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With childcare costs rising, many parents are reaching out to grandparents for their help in looking after their children. But nanny and grandad have more to offer than free childcare and babysitting services, as any happy grandchild will tell you

Good grandparents also bring wisdom, experience, patience (who else is prepared to play endless games of ‘let’s pretend’?), and oodles of love and cuddles. Grandparents get plenty back in return, top of the list being a strong bond with their grandchildren. So if you’re lucky enough to have active grandparents, here’s how to make it work – for everyone

Tips for you…

  • Be sensitive to age Not many grandparents can provide full-time childcare. If you find looking after your kids exhausting, imagine how they will feel!
  • Remember that looking after your children costs money From paying for petrol to forking out for a toddler swim session, don’t assume that grandparents can pick up every bill, especially if they’re on a limited income. Some families even choose to pay grandparents for their services
  • Don’t fume with silent resentment If the grandparents aren’t feeding your little one how you’d like, or are too strict about things you’d let go, don’t bottle it up until you explode. Address issues early, and with sensitivity. You could even agree on a list outlining the basics, so everyone knows where they stand
  • But don’t sweat the small stuff If granny isn’t 100% ‘on message’ about broccoli or treats – but most of what she does is great – let it go. Pick your battles, and credit your parents with some common sense
  • Your partner’s mum and dad… This can work really well if the relationship gels, but many mums find their other half’s parents harder to handle than their own. To avoid confrontation, be clear about your expectations (like writing a list) and cut your parents-in-law extra slack. Remember: they love your children as much as you do, so even misguided decisions have their best interests at heart!

Tips for the grandparents…

  • Be positive Don’t criticise your grandchildren, or how they’re being brought up, however well meant – this will really shake a parent’s self-esteem. Remember that parenting techniques go in and out of fashion over the years, so there really is no right or wrong way to do it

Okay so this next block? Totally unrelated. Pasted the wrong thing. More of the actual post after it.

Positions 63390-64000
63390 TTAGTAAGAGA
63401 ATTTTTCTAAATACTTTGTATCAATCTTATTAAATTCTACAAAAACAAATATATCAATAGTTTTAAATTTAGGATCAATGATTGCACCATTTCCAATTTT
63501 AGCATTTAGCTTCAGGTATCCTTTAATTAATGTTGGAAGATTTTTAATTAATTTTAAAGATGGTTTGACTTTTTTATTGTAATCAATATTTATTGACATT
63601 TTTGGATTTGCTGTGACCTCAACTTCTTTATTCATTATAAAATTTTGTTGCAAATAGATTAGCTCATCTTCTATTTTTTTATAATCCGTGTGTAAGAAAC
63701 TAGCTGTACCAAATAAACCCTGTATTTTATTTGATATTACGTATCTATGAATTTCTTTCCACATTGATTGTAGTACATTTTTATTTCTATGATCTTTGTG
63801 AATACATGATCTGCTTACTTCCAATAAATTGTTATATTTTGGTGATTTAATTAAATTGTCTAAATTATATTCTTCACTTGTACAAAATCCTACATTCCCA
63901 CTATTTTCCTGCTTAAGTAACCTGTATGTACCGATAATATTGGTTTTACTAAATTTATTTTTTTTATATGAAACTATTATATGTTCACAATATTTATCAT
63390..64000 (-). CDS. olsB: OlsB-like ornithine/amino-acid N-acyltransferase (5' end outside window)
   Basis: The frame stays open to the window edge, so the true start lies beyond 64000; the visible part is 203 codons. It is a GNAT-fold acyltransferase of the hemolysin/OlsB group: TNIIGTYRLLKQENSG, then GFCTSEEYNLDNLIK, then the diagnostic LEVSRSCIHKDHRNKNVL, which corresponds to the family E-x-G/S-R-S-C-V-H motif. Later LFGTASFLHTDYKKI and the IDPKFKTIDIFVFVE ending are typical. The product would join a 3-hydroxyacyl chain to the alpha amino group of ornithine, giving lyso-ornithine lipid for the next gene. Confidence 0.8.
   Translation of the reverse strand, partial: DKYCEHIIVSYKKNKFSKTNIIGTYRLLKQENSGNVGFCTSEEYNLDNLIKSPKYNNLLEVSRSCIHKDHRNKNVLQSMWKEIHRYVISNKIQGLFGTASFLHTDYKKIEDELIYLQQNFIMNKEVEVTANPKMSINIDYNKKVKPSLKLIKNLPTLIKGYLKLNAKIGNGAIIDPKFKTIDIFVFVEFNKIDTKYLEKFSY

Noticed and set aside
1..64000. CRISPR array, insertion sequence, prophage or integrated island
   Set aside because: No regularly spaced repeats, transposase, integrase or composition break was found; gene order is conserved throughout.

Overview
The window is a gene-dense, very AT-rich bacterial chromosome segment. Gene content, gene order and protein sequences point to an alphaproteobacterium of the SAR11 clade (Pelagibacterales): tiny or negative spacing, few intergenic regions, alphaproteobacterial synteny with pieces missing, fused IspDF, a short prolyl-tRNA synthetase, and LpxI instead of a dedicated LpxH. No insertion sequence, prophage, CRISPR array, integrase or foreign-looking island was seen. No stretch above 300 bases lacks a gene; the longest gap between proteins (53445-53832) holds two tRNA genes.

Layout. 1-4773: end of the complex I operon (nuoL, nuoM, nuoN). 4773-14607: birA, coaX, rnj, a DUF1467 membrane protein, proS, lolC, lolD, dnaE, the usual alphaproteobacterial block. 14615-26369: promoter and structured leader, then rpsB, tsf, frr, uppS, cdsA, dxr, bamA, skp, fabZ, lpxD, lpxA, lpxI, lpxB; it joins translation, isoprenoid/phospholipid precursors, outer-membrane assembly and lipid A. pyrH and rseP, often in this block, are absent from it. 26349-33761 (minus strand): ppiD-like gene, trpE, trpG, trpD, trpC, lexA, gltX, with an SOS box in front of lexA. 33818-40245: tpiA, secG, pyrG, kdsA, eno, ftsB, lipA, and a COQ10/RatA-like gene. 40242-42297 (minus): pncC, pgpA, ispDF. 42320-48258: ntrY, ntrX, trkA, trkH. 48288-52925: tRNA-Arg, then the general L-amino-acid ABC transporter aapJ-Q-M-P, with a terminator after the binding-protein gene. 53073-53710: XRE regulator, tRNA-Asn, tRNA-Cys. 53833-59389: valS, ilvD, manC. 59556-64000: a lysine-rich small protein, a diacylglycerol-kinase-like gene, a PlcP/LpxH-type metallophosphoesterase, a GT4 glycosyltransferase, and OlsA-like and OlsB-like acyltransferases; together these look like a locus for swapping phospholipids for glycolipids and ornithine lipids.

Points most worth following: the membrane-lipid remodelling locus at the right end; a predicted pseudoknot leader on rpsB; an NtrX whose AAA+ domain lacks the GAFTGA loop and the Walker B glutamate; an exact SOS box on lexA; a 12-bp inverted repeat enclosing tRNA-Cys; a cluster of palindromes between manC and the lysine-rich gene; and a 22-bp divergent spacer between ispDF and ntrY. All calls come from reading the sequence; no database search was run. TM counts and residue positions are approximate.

• Constructive advice is ok but do offer it gently and supportively. Just make sure you know where that fine line is before you speak
  • Help out around the house Whether it’s simply popping the kettle on, cooking dinner or offering to do the shopping and the laundry, any practical help will no doubt be greatly appreciated. Don’t worry, there will still be time for baby cuddles afterwards, but to an exhausted mum and dad, a cup of tea or a little less housework at the end of the day will make all the difference
  • Keep an eye on the time Although you might want to stay and play with your grandchildren forever, be aware of how your son or daughter and their spouse may feel. You can always offer to stay longer and help out – especially if there’s something specific to do – but remember that they need time and space to themselves too
  • If you’re the childcarer, don’t be afraid to set some ground rules and push back gently when necessary. If you’re doing it regularly, you might also need to ask for help with expenses – all those trips and treats can start to add up. It’s always better to talk about it and express and concerns you may have as soon as possible. Good luck!

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